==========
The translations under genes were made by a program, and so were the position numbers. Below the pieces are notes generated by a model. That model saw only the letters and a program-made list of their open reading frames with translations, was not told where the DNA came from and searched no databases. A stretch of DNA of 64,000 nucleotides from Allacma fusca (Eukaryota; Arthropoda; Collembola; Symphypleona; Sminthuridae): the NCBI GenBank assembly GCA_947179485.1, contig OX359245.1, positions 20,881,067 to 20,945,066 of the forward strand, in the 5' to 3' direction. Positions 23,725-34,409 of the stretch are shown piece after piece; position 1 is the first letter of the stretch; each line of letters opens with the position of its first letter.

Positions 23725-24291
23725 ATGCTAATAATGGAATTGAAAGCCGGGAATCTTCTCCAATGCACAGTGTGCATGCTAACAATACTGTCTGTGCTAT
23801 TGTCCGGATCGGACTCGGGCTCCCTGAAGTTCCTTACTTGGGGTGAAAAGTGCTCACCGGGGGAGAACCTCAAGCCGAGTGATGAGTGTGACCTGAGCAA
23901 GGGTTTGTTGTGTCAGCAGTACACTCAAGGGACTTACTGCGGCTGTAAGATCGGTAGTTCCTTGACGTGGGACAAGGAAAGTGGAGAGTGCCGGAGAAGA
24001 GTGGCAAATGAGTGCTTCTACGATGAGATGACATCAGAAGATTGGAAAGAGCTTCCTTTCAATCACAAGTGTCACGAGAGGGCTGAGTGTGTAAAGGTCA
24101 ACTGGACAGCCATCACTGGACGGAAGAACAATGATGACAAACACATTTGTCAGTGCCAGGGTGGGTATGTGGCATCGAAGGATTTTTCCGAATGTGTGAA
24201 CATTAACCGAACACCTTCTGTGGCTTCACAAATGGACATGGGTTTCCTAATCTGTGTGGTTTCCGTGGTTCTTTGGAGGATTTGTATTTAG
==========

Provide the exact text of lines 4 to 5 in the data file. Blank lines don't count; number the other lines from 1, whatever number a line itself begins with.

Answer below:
23801 TGTCCGGATCGGACTCGGGCTCCCTGAAGTTCCTTACTTGGGGTGAAAAGTGCTCACCGGGGGAGAACCTCAAGCCGAGTGATGAGTGTGACCTGAGCAA
23901 GGGTTTGTTGTGTCAGCAGTACACTCAAGGGACTTACTGCGGCTGTAAGATCGGTAGTTCCTTGACGTGGGACAAGGAAAGTGGAGAGTGCCGGAGAAGA